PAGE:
Harper’s Weekly – December 31, 1864

Of the 42 cartoons relating to Christmas that Thomas Nast drew for Harper’s Weekly, The Union Christmas Dinner probably had the least to do with the holiday and the most to do with politics. Its allegorical political message was twofold: overtly, Sectional Reconciliation; more subtly but equally important, Reconstruction Policy.

The obvious focal theme was President Lincoln welcoming Jeff Davis, Robert E. Lee and their associates to the Union Banquet Hall. The Northern governors — all recognizable — were seated at a long table opposite a row of empty chairs, each reserved for a specific Confederate state. An olive branch at the upper left and the return of the prodigal son at the upper right completed the allegorical imagery. If the Confederacy would lay down its arms, surrender unconditionally and be contrite, the Union — with Lincoln as its dominant forgiving father — would welcome Rebeldom back into the fold.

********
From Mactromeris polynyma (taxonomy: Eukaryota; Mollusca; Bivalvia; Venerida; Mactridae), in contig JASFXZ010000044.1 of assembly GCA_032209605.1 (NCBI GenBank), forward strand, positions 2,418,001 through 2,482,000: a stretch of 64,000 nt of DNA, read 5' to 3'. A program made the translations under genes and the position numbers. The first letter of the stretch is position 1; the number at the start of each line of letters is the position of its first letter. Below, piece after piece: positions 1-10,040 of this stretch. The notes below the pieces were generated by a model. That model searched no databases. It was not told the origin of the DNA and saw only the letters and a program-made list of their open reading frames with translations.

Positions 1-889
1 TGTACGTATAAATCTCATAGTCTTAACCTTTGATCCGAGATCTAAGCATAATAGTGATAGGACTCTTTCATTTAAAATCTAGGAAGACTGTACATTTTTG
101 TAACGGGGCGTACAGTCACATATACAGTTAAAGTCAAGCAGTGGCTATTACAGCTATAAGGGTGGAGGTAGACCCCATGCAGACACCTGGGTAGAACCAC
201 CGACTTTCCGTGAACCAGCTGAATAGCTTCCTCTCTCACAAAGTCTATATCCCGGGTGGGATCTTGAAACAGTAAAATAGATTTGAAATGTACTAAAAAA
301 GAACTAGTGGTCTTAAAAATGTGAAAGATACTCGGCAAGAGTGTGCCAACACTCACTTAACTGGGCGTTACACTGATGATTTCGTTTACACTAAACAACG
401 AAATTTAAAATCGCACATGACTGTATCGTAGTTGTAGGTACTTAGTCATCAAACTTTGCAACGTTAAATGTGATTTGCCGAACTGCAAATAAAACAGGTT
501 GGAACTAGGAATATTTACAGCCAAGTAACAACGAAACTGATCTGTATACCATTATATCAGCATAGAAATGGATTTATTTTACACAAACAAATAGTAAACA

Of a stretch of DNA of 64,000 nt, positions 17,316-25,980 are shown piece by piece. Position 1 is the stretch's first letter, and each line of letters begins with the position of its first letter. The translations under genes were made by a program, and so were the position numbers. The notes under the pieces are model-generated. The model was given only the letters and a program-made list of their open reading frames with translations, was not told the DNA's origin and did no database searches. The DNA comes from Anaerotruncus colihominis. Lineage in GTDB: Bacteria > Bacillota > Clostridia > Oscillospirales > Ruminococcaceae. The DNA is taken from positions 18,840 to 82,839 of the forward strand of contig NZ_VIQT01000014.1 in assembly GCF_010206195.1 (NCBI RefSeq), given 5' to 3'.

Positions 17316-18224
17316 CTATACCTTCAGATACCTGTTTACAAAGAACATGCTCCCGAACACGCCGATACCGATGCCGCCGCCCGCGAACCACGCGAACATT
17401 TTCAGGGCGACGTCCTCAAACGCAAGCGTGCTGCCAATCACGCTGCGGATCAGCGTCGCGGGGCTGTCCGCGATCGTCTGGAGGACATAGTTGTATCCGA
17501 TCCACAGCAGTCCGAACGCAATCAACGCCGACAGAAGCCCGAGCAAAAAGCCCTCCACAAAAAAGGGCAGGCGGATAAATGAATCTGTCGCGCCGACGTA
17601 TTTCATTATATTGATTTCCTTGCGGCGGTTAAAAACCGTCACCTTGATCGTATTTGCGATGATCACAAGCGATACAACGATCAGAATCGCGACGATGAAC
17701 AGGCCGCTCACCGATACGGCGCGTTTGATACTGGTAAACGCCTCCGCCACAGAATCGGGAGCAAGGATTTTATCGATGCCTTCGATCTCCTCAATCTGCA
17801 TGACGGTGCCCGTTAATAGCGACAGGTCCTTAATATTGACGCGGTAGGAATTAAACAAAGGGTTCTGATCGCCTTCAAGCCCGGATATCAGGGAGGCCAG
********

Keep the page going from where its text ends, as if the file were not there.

The prophetic vignette at the lower left anticipated Lee’s surrender to Ulysses Grant at Appomattox by exactly 100 days. William Sherman was on Grant’s right with George Meade, who won at Gettysburg and was Grant’s second-in-command in Virginia, next to him. George Thomas appeared for the first time in a Nast cartoon, receiving John Bell Hood’s sword.

Confederate General Joseph Johnston was barely discernible behind Hood, who had replaced Johnston six weeks before the fall of Atlanta. In February 1865, Johnston was reassigned and led the Army of the Tennessee through the Carolina Campaign. His surrender to Sherman on April 26, seventeen days after Appomattox, marked the closing chapter of the war.